- Kemb 23 and Ex-Diani are suitable for Central and Coastal lowlands.
- Mafuta is suitable for all sweet potato producing areas and is best for foliage production.
- The most traded variety of sweet potato in Kenya is the red skinned and yellow fleshed because of its high consumer demand.
- High yielding vines (seed) can be obtained at KARI Regional Research Centres Country wide and from some farmers
- Ensure Climatic production requirement are met
- Source for adequate clean planting material and variety that the market requires
- Plan for marketing in advance
The field should be cleared and crop residues or grass (trash) removed. The field is then ploughed and harrowed. In the tropics sweet potato is grown on ridges, on mounds or flat seedbed. The growing of sweet potato on the flat seed bed should be is not recommended because the resulting yields are usually low.
The crop residues and other trash can be placed in between the ridges or mounds to facilitate moisture conservation and reduce soil erosion and can become additional source of nutrients when decomposed. It also suppresses weeds.
Early and thorough land preparation is necessary to create a deep loose seedbed ideal for expansion of tubers.
Ridges are recommended because of the following advantages:-
1. Easy to make
2. Higher yields and quality storage roots
3. Mechanization is possible so commercialization of potato growing
4. Soil moisture conservation
5. Reduce soil erosion
6. Inter-cropping sweet potato with other crops is possible
7. Cultivation in mounds gives good yields and is extensively practised throughout the tropics.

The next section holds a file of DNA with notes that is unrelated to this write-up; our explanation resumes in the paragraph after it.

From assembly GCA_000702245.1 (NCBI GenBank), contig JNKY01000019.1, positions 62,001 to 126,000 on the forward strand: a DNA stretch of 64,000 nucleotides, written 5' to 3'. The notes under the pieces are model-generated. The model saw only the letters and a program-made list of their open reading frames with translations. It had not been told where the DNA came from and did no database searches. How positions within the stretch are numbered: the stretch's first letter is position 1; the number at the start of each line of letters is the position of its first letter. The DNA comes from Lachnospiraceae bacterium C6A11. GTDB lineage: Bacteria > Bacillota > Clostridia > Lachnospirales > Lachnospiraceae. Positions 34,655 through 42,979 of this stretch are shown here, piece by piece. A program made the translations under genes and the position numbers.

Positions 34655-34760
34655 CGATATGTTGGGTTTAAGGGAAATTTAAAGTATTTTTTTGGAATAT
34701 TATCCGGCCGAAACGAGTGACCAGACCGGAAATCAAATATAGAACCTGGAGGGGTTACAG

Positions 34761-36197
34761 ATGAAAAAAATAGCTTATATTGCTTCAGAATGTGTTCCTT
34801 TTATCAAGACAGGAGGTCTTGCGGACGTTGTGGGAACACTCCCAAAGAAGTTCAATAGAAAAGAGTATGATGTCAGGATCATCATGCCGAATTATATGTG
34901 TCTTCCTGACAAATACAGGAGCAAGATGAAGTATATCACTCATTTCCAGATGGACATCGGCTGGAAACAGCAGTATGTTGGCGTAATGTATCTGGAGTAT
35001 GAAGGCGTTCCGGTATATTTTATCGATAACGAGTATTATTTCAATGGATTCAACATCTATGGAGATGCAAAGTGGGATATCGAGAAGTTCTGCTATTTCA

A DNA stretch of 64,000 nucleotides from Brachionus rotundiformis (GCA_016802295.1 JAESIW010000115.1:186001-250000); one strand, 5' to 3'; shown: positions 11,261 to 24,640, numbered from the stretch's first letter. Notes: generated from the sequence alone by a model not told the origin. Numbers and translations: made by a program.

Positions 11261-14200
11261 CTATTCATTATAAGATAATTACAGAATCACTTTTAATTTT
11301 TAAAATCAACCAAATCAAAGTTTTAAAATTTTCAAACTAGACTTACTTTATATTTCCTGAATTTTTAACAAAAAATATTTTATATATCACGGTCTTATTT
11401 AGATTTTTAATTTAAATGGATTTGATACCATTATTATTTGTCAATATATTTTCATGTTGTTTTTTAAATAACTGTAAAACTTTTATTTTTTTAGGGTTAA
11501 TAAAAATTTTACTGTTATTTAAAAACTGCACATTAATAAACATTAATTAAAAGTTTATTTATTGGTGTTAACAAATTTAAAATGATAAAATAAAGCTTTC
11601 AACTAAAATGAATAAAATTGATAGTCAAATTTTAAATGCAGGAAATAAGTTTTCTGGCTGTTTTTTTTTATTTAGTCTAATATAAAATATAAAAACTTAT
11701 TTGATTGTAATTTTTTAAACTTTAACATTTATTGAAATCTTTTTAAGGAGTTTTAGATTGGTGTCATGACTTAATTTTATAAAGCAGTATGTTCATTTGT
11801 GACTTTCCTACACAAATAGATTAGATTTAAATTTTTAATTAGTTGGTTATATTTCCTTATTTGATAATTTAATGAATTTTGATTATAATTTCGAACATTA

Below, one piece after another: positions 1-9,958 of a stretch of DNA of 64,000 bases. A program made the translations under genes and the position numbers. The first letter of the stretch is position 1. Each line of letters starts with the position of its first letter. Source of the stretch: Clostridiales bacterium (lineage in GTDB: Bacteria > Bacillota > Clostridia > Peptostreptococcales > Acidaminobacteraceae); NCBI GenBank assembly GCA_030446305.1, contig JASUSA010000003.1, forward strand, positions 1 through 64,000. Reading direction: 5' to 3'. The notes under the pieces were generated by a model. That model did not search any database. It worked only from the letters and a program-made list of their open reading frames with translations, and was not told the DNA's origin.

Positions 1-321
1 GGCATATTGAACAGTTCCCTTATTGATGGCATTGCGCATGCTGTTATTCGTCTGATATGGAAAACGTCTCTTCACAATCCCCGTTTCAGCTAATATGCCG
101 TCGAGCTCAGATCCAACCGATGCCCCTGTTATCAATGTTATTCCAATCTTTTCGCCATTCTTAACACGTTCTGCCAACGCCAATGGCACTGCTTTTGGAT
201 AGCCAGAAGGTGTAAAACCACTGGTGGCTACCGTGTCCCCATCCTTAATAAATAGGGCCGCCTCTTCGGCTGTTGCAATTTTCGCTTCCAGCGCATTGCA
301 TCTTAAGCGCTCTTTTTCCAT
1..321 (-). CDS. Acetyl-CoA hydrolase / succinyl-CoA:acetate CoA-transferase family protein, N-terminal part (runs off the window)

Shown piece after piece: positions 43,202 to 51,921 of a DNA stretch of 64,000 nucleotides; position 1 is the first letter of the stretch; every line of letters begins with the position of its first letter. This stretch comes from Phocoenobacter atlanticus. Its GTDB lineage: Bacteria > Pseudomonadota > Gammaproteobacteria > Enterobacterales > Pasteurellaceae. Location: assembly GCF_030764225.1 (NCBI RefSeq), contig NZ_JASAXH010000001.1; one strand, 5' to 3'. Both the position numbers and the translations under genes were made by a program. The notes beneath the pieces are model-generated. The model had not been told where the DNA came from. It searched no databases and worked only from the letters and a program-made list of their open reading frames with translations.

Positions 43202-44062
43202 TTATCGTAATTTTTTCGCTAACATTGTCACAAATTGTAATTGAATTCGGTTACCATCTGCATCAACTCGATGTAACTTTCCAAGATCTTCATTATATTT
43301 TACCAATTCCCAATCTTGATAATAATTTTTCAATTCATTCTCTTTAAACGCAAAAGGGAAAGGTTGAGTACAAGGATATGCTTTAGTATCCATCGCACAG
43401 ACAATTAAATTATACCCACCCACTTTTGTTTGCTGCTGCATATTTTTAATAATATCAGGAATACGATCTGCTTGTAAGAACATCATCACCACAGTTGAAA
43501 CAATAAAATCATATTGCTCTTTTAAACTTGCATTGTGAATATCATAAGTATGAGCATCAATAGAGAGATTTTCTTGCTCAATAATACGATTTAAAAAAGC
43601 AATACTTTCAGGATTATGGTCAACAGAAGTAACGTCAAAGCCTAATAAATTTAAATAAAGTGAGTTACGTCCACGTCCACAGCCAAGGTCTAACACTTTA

Sweet potatoes can be propagated by use of storage root or vine cuttings.
- Propagation by storage roots
When propagating by roots, the sets must be robust (healthy) and avoid using the rinds. The tubers should not be planted deep to avoid rotting. These can then be covered with small amounts of soil or no covering at all. This method of propagation results in very low yields and is not suitable for commercial production.
- Propagation by vine cuttings
The use of vine cuttings is the recommended practice both for subsistence and commercial production. The vines are preferred to roots for planting because:-
- Vine cuttings are free from soil borne diseases.
- Use of vines leaves the entire tuber production for consumption or for selling compared to using roots for propagation that requires that some roots must be left for the next seasons planting.
*N/B Yields are higher with vine cuttings than when roots are planted. Also better storage root in terms of shape and size are produced.
Preparation of planting materials
- Select clean, healthy (free from virus and pests) vines 25-30cm. Longer vines result in wastage of planting material while shorter ones establish more slowly and give poorer yields.
- Pieces from the stem apex are preferred to those from the middle and basal portions of the stem although, where planting material is in short supply, middle and basal vine cuttings may be used with little reduction in expected yields.
- In drier areas with only one main rainy season the availability of planting material is a problem and farmers are advised to keep vines during dry season near water points on a nursery plot or under shade. Alternatively, leave some tuber in the soil over the dry season. When the rain comes the tubers sprout and the new vines are used for planting.
Planting methods on mound seedbed
There are three major planting methods used by farmers:
- Cluster of vines in one spot on the mound. Usually 4-6 vines are planted.
- 3-4 vines in single stand at equal distance from each other.
- 2 vines per stand at equal distant from each other.
Planting method (b) is superior to planting method (a) and (c) in terms of storage root yield and quality.
The normal size of the mounds should have a base diameter of 30-45cm. The distance between the mounds should be 1 m apart (from the centre of mound to the next).
Planting methods on ridged seedbeds
There are two main planting methods on ridges which may be adopted.
- Single row of sweet potato plants in the middle of the ridge at 30cm between plants within the rows. The distance between the centres of the ridges should be 1 m apart.
- Double rows of sweet potato plants on opposite sides of the ridges at 30 cm between plants within rows and 50-60cm between rows.